Summer Reading programs in the park have begun again for the year. So how to inform and entertain a variety of ages, in an outdoor setting? Animals!
The theme for the second week was animals, and the first of the Tuesday/Thursday programs featured a live animal petting zoo. Well over 250 people showed up for that! We had two baby goats, two young sheep, a little pot-bellied pig, and a rabbit, all of whom seemed to actually enjoy the attention. Sunrock Farm, a local educational farm (https://www.sunrockfarm.org/), hand-raises the animals destined for both in-farm and outreach education, and they are used to crowding, not-always-so-gentle, noisy children. In our case, they also hardly even flinched when the trains went past the depot, whistles and all. With the chaos of the park/animals, the fact that a new fence was being built on the property, serving lunch, the trains, the playground… I didn’t even try to read any books for this program. There were a couple of families, however, that missed it- and if we do the same thing next year, I will definitely go ahead and do the reading too. The petting zoo was a huge hit, and even without any additional program, the employee who brought the animals made it an informally educational program. Those attending learned about the animals as well as getting to pet, brush, and feed them.
So how to follow up two days later without live baby goats? First we made sure that all of our PR mentioned that there would NOT be live animals on Thursday. We learned that lesson the previous year, when PR was not clear on that fact, and we had a number of disappointed people at our animals program when we didn’t actually have live animals at the program. As anticipated, there was a somewhat smaller crowd. We did begin with reading; first, the book Flying Frogs and Walking Fish: Leaping Lemurs, Tumbling Toads, Jet-Propelled Jellyfish, and More Surprising Ways That Animals Move, by Steve Jenkins and Robin Paige. This beautifully illustrated and fun non-fiction book talks about the unusual and unexpected ways some animals get from one place to another. It is an absorbing look at animal locomotion… some of the kids even left their picnic tables to sit on the ground to better see the book while I read.
Next, we read the beautifully written and illustrated new title Hawk Rising, by Maria Gianferrari, illustrated by Brian Floca. I had the privilege of working with Curious City DPW to help create the activity and hawk-watching tips to go with this amazing book. The activities can be located here: http://www.curiouscitydpw.com/2018/06/07/hawk-rising-activities/ Hawk Rising also allowed us the opportunity to talk about how some animals are herbivores, some are carnivores, and some, like most people, are omnivores. We talked about what it would be like to have to wait most of the day for our food and to have to chase it down in order to eat. There were actually some very insightful questions and comments related to the way hawks hunt their food while we were discussing this book.
That lead us directly into our third title for the day, Terrific Tongues! also by Maria Gianferrari, and illustrated by Jia Liu. Since I generally read the stories while everyone is eating lunch at this program, animal tongues was a great topic! I started by asking everyone to stick out their tongues, and hilarity ensued! Kids and adults alike were very entertained and intrigued by the story, guessing out loud from one animal to the next to which each tongue belonged.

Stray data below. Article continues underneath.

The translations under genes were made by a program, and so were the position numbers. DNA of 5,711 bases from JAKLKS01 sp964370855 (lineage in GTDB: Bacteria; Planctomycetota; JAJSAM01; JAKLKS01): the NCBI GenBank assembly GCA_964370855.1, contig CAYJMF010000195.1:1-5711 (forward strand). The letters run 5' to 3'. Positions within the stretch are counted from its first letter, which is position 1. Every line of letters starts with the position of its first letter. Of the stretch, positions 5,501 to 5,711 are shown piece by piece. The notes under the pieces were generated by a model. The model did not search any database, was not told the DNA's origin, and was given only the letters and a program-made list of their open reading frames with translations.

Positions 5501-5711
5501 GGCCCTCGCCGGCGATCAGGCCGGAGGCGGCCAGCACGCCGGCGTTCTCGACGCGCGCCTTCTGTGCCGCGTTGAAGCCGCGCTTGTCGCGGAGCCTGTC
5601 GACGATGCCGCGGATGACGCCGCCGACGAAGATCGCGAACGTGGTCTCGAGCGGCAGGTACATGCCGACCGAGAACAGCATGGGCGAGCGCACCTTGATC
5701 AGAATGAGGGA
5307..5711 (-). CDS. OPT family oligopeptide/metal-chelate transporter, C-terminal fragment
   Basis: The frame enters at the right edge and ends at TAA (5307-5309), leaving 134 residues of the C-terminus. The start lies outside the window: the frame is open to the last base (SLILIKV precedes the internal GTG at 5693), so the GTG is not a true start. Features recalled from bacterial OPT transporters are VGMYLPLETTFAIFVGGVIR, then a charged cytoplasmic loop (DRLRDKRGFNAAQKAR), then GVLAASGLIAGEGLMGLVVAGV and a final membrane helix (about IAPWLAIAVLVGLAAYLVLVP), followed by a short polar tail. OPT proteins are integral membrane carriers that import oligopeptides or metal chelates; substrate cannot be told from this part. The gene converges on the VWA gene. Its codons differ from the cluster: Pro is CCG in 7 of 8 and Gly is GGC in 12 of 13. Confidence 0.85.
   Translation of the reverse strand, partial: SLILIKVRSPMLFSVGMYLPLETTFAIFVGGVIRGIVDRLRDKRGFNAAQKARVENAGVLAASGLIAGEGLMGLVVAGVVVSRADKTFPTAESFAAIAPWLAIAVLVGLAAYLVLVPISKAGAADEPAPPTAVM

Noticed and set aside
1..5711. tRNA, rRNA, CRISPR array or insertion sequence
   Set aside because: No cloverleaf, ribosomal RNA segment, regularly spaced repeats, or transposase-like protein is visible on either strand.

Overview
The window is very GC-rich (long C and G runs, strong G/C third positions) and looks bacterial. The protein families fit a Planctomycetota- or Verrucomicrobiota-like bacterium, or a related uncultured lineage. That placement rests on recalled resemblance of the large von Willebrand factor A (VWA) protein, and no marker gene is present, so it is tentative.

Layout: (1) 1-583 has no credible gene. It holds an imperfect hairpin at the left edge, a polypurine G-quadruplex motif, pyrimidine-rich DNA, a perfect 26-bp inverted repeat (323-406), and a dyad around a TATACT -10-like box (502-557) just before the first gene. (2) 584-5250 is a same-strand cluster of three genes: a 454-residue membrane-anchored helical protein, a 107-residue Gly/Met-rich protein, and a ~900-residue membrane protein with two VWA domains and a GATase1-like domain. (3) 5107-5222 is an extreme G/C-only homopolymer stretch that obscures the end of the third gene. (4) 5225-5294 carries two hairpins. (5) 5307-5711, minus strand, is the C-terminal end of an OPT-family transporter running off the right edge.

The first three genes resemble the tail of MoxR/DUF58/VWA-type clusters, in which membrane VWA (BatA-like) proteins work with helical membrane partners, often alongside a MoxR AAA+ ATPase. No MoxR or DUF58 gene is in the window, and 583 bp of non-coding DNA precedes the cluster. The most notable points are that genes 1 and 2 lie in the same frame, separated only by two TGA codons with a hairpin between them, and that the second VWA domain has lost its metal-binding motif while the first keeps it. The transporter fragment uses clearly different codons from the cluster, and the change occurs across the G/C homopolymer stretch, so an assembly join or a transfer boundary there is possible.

Following the stories, we played animal bingo, then moved on to making frog masks with bug-zapping tongues. The acitivity, also created by Curious City DPW, can be found here: http://www.curiouscitydpw.com/2018/04/10/terrific-tongues-frog-mask-with-terrific-tongue/ The kids and some adults had a great time creating their frog masks! We had party blowers in a variety of colors available for them to choose from, so our frogs had some very colorful tongues. As a bonus, we held a drawing for two copies of the book. Both families who won were super excited about their new additions to their personal libraries! (The mom of one of the winners told me her son insisted on reading the book in the car on the way home, and had already memorized it by this week!)
To complete the day’s activities, we shared the glider activity for Hawk Rising. We saved this for the end, since many of the kids attending were preschoolers and early elementary age. We were not sure how well they were going to be able to follow verbal folding instructions for the gliders, even though I also provided copies of the illustrated printed instructions. Many of the youngest ones simply asked me to fold theirs, then enjoyed gliding them around the park. As a bonus, a hawk was spotted flying near the park about the time the program was ending, meaning we actually got to practice some hawk watching! There was also a buzzard flying in the same general area, which afforded us the opportunity to compare attributes of the flying hawk and buzzard. We were able to compare wing and body shapes, colors, flying habits, and more. It was a terrific way to end the program!
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